One Carbon Fee Program to Rule them All

Practical carbon pricing models are materializing in unexpected places.
Aug 15, 2014 2:00 PM ET

In our ever-evolving global economy, it’s becoming crystal clear that only the countries and companies that successfully merge sustainability with profitability will succeed in a resource constrained world. In the future, if organizations and governments divorce sustainability from financial growth, they’ll simply put themselves out of business.

Fortunately, businesses and administrations around the world are devising creative strategies to address their specific environmental impact. Amidst all of the activity, an emerging solution is gaining in palatability and viability across the board—appropriately pricing carbon.

While there are still plenty of skeptics that question the feasibility and effectiveness of carbon pricing, carbon programs are popping up around the globe.   The most commonly accepted approaches include mandates (which require businesses and individuals to meet certain efficiency standards or utilize specific renewable energy sources) and tax incentives (which generally include accelerated depreciation, credits, or exemptions for the purchase of items such as hybrid cars, renewable energy systems, and energy efficient products.)

Other schemes are more controversial, such as cap-and-trade programs, which set limits on the total amount of emissions allowed in a particular jurisdiction, and then enable emitters to trade or sell their surplus to others. While the efficacy (and ethicality) of cap-and-trade systems is still under scrutiny, they do allow emitters the flexibility to minimize costs either through direct compliance or by paying others to do so.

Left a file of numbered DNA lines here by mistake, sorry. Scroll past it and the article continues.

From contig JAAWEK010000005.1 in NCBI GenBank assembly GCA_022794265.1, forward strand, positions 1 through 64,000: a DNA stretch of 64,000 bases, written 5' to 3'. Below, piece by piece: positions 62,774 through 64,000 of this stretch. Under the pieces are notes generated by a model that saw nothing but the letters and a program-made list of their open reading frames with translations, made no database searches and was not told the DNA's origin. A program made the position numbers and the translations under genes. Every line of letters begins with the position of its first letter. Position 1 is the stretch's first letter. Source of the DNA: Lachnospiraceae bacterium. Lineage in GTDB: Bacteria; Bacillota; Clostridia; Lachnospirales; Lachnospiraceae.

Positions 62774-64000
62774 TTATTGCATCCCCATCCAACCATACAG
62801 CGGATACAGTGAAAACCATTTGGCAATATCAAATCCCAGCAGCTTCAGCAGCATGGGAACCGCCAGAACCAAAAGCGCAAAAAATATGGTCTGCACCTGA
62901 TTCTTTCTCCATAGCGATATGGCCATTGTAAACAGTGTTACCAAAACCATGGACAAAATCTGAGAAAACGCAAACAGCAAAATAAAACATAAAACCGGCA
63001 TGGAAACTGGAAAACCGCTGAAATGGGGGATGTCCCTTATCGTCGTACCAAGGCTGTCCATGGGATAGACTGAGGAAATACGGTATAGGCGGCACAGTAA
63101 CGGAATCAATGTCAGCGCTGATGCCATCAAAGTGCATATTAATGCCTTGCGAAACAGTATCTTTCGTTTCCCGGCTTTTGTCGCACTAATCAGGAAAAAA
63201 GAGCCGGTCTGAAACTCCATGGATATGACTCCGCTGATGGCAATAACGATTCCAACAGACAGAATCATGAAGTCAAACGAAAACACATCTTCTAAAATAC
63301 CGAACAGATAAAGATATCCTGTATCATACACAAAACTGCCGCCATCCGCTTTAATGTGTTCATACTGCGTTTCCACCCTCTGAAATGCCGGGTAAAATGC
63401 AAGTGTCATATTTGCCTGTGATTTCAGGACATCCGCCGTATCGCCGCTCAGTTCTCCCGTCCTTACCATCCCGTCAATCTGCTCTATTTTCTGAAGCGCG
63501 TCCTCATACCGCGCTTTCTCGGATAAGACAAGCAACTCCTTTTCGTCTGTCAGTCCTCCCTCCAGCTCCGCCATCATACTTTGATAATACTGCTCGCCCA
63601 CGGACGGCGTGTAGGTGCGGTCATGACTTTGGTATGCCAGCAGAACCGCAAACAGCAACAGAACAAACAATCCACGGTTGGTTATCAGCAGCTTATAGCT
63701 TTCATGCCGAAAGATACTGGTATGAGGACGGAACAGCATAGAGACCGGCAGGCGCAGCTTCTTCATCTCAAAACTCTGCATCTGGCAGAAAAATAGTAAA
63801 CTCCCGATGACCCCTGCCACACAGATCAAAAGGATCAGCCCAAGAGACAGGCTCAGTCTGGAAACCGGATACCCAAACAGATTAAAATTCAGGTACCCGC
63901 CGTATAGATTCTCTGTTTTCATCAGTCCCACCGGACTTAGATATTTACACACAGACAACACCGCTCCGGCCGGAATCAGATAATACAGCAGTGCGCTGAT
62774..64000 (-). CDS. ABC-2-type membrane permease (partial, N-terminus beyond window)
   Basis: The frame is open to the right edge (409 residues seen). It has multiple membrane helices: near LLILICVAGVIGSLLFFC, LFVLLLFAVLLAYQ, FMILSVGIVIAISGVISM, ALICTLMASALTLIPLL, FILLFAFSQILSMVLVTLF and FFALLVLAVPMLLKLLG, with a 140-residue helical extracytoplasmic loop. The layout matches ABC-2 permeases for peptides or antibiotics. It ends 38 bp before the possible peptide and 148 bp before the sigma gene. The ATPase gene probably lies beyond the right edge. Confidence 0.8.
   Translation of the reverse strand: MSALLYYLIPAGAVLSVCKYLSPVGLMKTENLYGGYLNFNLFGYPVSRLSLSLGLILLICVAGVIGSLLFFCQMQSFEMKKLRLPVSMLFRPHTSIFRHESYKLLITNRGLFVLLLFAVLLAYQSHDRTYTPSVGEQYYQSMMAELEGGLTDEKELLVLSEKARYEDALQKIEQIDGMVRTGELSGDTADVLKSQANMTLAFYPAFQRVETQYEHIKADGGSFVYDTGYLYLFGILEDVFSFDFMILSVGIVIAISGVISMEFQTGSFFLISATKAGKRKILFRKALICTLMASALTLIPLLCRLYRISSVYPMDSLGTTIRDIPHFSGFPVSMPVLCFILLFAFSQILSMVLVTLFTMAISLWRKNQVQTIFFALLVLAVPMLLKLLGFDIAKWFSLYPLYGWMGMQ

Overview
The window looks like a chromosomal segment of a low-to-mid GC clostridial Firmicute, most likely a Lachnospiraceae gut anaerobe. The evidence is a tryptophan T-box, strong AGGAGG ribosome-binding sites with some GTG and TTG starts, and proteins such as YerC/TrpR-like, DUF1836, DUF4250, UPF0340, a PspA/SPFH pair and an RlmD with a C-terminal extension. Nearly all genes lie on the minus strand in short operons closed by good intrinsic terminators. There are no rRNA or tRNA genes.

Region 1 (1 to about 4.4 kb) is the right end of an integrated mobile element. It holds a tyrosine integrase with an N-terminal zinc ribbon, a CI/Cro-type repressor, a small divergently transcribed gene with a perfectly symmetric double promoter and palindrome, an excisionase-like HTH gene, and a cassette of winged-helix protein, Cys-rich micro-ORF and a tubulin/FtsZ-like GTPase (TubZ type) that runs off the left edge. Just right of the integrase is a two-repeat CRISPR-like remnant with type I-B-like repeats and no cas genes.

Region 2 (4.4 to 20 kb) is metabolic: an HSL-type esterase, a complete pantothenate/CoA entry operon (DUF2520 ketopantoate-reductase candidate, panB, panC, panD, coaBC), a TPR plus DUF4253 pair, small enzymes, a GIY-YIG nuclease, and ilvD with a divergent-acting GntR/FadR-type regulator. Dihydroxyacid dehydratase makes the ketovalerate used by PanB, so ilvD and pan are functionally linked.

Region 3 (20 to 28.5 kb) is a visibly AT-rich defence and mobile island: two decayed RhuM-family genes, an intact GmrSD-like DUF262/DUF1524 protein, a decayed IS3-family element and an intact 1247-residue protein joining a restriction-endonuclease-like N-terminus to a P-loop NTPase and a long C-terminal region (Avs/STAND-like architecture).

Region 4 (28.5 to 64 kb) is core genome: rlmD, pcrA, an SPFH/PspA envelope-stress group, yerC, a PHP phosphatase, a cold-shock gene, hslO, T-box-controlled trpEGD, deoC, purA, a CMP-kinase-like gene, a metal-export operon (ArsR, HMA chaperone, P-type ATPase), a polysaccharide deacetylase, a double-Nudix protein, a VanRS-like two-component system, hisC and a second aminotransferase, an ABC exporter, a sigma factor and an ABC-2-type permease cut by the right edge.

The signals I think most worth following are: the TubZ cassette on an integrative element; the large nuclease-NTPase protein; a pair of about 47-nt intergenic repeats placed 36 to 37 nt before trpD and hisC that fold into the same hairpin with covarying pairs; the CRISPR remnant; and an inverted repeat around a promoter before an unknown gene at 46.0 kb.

Perhaps the most heated debate in the US is around a straight carbon tax, which is applied to all greenhouse gasses in an effort to control and mitigate the effects of climate change. Carbon tax enthusiasts emphasize the ease of administration and predicable costs of this approach. Critics are dubious about the effectiveness of carbon taxes on emission reductions relative to the financial burden.

But practical carbon pricing models are materializing in unexpected places. Perhaps the most noteworthy program—and certainly the most globally distributed one—doesn’t come from a progressive city like Vancouver or San Francisco, or even from a company that has its roots in sustainability like Whole Foods or The Body Shop, but rather from technology giant Microsoft.

I recently spoke with Tamara “TJ” DiCaprio, Senior Director of Environmental Sustainability for Microsoft, the mastermind behind the company’s carbon neutrality policy and carbon fee program, about their model. TJ’s enthusiasm was infectious right from the start. Her authentic passion for fusing sustainability into corporate performance to create a virtuous cycle of creativity and innovation was refreshing.